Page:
Originally Posted by JimHull
I guess my problem would be that if the goal of the story was Rick getting Ilsa than who would the Antagonist be?
One of my smarter screenwriting teachers - a guy with one absolutely huge film to his name, and a long solid career of work - always reminded us that a movie doesn't REQUIRE a specific Darth-Vader-like antagonist. Rather than "antagonist," he encouraged us to think in terms of "forces of antagonism."
His point was that this opens up the door to much more nuanced films.
I'll use an example of a film that most of us wouldn't think of as particularly nuanced: Top Gun. Who's the antagonist? Well, you could talk about Val Kilmer, I suppose, because Tom Cruise is competing with him. You could talk about Tom Skerrit, becuase he runs the school and is ultimately the one who grounds Tom.
But the real demon that Tom faces isn't either of those guys - it's himself. Those guys provide crucibles, but the real tests are always against himself.
And if something like that works, in a movie as straightforward as Top Gun, why struggle to define an antagonist in Casablanca? WHy not reject the entire theory that there MUST be an antagonist, and instead use the more flexible concept of "forces of antagonism."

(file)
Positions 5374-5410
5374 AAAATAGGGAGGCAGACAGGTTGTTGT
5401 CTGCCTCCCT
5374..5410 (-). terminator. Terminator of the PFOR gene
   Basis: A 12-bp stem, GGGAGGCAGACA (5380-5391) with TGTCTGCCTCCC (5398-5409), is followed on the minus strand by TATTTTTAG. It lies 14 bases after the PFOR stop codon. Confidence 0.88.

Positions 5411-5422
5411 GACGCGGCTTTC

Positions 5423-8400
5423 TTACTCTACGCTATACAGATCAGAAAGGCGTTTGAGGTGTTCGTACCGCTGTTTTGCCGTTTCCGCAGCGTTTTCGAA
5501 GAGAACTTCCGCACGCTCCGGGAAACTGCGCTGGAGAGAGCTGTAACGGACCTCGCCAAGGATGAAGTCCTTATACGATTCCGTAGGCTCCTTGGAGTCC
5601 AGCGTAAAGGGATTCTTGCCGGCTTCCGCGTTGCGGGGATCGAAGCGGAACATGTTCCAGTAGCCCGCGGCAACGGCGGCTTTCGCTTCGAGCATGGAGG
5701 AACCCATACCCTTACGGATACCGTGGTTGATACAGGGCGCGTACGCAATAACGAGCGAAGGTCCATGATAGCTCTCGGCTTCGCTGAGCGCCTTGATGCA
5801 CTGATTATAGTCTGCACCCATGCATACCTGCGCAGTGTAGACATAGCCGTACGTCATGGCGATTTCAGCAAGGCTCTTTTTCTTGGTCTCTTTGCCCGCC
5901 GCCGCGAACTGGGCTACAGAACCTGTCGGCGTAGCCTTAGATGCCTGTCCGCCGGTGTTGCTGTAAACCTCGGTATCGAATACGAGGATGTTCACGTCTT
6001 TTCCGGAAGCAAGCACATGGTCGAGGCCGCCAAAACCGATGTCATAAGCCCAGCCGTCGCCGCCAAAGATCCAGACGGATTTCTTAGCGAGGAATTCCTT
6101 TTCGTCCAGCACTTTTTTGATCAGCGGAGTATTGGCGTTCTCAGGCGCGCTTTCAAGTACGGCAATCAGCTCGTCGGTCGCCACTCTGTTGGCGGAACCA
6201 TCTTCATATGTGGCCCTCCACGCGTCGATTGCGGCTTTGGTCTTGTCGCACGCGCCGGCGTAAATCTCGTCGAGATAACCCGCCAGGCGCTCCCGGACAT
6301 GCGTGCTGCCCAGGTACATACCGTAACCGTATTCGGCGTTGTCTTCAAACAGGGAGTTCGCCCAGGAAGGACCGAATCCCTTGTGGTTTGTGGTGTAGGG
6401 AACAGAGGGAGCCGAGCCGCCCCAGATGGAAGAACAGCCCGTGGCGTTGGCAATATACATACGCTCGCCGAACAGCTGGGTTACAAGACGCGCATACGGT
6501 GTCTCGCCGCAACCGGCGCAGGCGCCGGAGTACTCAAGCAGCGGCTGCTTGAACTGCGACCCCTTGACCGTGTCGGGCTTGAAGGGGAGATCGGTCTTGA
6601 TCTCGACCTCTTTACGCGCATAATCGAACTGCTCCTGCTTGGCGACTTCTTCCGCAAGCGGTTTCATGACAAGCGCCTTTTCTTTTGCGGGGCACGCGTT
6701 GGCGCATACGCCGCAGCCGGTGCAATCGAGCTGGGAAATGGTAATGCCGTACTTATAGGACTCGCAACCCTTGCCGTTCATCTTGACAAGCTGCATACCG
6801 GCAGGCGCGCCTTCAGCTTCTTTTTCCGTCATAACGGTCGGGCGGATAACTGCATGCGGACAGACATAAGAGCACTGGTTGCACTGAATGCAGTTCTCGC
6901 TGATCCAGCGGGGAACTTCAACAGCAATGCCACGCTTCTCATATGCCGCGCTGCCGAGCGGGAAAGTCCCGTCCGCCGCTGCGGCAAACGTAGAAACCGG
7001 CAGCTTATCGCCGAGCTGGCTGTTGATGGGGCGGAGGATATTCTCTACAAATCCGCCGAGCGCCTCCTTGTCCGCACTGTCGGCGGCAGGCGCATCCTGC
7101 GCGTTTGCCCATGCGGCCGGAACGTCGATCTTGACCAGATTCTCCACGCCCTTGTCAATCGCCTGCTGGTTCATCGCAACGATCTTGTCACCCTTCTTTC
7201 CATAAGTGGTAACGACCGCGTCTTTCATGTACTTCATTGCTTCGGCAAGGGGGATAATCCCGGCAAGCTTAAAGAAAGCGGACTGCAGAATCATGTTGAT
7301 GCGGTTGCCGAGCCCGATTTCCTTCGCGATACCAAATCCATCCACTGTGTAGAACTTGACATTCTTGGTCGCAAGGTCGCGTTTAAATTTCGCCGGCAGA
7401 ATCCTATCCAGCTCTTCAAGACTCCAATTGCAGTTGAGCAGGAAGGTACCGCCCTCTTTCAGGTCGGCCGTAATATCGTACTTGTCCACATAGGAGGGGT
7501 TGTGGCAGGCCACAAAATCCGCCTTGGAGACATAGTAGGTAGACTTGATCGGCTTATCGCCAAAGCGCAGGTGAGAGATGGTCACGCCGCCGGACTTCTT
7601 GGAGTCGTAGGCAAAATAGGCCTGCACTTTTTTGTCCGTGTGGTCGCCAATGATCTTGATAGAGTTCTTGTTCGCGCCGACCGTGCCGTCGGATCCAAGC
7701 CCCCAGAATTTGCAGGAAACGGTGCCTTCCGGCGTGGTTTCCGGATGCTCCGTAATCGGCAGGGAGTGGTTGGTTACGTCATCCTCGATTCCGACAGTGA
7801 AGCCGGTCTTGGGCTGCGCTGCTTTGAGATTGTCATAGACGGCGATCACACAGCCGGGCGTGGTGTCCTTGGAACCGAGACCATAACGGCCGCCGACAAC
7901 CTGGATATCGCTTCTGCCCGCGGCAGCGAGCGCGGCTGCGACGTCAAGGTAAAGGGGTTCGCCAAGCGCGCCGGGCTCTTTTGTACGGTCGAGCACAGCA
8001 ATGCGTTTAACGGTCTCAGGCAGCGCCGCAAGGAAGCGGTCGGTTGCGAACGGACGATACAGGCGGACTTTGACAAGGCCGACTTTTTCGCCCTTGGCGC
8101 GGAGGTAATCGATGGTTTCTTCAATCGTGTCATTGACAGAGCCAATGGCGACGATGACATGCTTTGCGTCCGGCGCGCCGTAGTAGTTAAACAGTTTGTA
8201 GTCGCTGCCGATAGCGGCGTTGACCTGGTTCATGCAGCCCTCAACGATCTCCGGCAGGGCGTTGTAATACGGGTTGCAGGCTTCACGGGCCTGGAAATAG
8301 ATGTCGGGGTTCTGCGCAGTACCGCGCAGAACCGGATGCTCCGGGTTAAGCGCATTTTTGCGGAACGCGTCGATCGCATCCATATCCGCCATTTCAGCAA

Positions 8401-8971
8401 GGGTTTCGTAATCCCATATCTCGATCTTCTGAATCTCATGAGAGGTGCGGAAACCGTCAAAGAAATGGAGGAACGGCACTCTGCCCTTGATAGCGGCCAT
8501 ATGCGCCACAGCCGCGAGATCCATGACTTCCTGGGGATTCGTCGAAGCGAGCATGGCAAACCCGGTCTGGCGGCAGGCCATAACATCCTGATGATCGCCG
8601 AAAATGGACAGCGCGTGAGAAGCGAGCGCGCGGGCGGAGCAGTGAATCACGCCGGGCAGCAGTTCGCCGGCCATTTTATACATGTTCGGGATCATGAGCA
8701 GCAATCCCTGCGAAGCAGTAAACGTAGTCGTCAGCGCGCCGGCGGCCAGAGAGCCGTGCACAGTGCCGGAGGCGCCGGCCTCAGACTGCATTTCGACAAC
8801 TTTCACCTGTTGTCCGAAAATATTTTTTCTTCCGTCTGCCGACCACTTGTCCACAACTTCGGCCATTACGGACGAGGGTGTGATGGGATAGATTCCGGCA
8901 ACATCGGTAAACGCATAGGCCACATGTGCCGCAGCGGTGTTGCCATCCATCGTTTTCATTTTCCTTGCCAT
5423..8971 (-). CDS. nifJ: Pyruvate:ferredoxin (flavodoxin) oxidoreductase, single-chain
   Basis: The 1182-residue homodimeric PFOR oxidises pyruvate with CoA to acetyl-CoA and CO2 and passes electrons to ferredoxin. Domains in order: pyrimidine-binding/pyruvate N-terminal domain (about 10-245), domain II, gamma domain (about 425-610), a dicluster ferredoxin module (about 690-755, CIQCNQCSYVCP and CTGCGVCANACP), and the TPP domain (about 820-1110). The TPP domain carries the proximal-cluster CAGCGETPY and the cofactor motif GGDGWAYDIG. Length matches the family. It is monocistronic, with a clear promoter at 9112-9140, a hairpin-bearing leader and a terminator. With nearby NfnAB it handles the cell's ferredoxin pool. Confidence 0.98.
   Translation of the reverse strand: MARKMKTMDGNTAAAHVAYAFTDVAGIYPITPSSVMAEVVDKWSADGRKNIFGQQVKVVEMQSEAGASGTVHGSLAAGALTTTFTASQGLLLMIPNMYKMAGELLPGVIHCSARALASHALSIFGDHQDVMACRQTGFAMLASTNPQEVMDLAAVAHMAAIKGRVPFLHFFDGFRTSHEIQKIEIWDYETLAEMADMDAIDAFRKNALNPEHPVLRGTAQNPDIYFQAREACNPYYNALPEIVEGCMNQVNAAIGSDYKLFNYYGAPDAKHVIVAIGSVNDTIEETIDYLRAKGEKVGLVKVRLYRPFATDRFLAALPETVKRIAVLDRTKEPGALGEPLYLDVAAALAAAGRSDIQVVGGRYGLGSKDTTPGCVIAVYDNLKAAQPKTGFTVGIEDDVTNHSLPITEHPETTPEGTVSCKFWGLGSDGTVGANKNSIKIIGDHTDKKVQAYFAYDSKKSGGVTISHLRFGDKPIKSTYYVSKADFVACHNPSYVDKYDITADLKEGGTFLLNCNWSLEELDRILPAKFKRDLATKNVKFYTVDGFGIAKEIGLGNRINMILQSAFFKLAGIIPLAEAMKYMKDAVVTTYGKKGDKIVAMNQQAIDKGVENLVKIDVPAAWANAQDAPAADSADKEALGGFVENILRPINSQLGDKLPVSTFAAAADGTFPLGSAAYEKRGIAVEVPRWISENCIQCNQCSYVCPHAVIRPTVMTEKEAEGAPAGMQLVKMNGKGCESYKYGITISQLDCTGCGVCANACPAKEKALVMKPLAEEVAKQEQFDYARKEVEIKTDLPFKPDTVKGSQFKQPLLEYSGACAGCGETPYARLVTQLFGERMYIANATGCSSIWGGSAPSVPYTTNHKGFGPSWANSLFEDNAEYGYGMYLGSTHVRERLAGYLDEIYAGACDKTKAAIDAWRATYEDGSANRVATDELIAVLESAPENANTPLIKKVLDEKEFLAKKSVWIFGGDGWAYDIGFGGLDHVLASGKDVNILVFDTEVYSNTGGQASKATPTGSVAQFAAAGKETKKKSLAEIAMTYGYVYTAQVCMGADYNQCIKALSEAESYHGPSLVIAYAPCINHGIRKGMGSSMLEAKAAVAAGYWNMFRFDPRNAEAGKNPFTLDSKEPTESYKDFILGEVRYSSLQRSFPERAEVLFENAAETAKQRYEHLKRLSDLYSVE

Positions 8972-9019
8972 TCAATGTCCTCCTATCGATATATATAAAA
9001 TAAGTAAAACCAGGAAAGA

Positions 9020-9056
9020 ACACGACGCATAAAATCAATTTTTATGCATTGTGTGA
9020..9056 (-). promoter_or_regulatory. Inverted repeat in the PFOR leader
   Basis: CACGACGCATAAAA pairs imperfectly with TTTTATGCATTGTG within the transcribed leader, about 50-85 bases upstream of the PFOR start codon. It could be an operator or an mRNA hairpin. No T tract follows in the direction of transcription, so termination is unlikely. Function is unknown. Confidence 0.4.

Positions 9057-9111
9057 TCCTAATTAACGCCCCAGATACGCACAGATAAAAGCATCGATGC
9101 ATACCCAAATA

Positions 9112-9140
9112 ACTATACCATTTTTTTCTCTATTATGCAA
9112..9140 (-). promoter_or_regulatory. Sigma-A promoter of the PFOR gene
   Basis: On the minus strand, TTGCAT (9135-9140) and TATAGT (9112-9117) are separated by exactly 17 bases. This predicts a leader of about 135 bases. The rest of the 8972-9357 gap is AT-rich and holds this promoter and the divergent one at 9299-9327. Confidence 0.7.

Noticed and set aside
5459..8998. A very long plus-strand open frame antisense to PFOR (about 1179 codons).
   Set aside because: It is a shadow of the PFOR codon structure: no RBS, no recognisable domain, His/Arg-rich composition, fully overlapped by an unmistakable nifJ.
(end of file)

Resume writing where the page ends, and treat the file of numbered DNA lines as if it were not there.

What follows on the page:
Because yes, Strasser is an
antagonist, for parts of the story. So is Laszlo. So is Ilsa. But, of course, the entity that Rick defeats which has the biggest impact on the outcome of the story isn't Strasser, or Laszlo, or Ilsa ... it's his own apathy.
When he defeats that, he wins.
Only because you have arbitrarily decided that someone must be the
antagonist is this any trouble at all.
This, ultimately, swings back to my whole problem with rigid theories about dramatic structure. You've got this little box that says "antagonist" and you feel compelled to fill it.
But you don't have to. There are lots of films where the true test isn't against some ultimate villain, but against the world, or against oneself.